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Hemp’s potential in the Bioeconomy

In recent years we have seen the first steps into the transition towards a Bio-based Economy and the circular economy.

Multiple drivers, some policy and geographically dependent, are steering an economy, where new bioproducts are replacing their fossil counterparts.

Green House Gas (GHG) emissions are reduced; while economic perspectives are developed supported by innovative policies.

In Ireland we have seen the launch of a National Policy Statement on the Bioeconomy, 2018 at the Irish Bioeconomy Foundation campus on the old Lisheen mine site in Tipperary. The Beacon Bioeconomy Research Centre has also been set up. (Add in links here).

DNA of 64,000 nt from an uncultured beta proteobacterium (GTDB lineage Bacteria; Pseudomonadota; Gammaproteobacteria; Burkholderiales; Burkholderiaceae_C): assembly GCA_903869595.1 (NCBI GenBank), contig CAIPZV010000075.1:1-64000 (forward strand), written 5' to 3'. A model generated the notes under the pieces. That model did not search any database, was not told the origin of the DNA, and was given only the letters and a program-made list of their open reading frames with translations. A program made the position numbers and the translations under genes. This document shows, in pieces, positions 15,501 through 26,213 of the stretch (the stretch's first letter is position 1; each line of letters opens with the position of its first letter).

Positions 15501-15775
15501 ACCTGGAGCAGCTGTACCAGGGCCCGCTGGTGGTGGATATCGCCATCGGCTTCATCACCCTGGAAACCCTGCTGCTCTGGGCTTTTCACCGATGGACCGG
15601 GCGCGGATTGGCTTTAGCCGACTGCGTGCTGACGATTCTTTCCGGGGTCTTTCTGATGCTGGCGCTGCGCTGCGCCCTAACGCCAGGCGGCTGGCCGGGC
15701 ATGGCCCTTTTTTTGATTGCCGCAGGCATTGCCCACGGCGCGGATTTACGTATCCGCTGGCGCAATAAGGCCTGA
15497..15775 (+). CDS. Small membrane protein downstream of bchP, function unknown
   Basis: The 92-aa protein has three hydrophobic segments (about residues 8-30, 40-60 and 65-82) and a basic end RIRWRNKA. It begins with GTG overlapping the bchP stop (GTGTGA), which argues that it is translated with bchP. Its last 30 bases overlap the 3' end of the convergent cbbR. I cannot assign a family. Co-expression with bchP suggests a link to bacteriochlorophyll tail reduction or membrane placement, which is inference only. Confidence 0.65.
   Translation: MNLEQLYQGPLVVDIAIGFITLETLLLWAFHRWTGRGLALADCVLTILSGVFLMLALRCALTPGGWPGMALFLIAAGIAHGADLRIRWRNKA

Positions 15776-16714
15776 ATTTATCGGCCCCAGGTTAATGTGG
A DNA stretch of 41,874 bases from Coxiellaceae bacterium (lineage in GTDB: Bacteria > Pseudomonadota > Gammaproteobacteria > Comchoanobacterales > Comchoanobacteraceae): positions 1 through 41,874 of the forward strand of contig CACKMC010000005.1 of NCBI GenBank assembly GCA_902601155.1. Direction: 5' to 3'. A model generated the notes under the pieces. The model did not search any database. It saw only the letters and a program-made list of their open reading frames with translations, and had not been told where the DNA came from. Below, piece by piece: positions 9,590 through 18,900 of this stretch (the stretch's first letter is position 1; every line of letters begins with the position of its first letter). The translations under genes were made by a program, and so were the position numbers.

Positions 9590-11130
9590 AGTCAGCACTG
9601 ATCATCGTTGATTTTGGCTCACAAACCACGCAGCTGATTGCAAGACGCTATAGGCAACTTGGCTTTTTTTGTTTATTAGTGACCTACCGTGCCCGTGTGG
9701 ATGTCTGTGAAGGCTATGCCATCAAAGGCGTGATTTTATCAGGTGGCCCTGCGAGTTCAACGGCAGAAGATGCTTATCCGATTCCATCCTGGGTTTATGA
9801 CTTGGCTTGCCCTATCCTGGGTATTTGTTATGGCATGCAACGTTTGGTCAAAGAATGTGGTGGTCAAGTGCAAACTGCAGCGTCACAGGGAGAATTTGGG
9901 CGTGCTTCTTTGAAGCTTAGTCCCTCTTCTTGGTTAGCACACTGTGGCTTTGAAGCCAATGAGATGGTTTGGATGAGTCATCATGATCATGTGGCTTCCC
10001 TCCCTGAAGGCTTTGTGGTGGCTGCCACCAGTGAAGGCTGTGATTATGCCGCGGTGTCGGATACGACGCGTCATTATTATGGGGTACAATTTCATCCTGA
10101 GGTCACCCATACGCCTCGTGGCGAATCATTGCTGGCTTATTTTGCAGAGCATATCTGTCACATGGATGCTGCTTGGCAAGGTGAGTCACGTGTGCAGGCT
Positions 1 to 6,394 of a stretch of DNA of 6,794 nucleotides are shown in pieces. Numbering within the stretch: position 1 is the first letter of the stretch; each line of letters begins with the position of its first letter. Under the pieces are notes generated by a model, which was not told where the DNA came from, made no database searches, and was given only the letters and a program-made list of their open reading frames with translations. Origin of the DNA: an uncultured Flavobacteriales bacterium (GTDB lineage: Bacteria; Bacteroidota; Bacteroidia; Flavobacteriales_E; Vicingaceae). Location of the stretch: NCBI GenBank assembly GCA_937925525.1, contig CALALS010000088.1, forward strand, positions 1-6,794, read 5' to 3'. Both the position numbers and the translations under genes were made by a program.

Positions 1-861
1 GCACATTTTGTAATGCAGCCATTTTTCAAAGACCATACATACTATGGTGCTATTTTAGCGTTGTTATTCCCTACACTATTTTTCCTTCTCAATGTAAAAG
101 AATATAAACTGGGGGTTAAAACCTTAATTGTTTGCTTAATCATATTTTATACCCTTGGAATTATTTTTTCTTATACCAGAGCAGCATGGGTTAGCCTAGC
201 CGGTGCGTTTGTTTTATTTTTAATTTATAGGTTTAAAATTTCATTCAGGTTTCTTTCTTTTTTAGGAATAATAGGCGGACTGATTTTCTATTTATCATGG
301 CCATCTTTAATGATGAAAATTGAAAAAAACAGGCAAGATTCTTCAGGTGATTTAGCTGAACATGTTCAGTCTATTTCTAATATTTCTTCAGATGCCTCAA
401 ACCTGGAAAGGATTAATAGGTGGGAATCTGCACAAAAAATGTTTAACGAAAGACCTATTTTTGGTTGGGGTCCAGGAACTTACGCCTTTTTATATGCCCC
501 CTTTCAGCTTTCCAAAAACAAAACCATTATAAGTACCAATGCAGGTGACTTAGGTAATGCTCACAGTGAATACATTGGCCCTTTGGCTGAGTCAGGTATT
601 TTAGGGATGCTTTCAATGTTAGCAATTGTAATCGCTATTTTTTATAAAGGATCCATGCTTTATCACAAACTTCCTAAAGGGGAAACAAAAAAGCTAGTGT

The recent extreme volatilities in prices (fossil oil, biomass raw materials) and strongly fluctuating demand ask for robust systems to be
competitive in the long run.
An economy based on innovative and cost-efficient use of biomaterials for the production of food, feed, bioenergy and bio-based products should be driven by well developed, integrated biorefining systems.

Hemp seems to be the ideal plant due to its multiple uses and for the fact that it fits into a rotational system, thus not being too disruptive for traditional farming systems.

Hemp Cooperative Ireland sees hemp as a major force in creating a rural renaissance and combating climate change.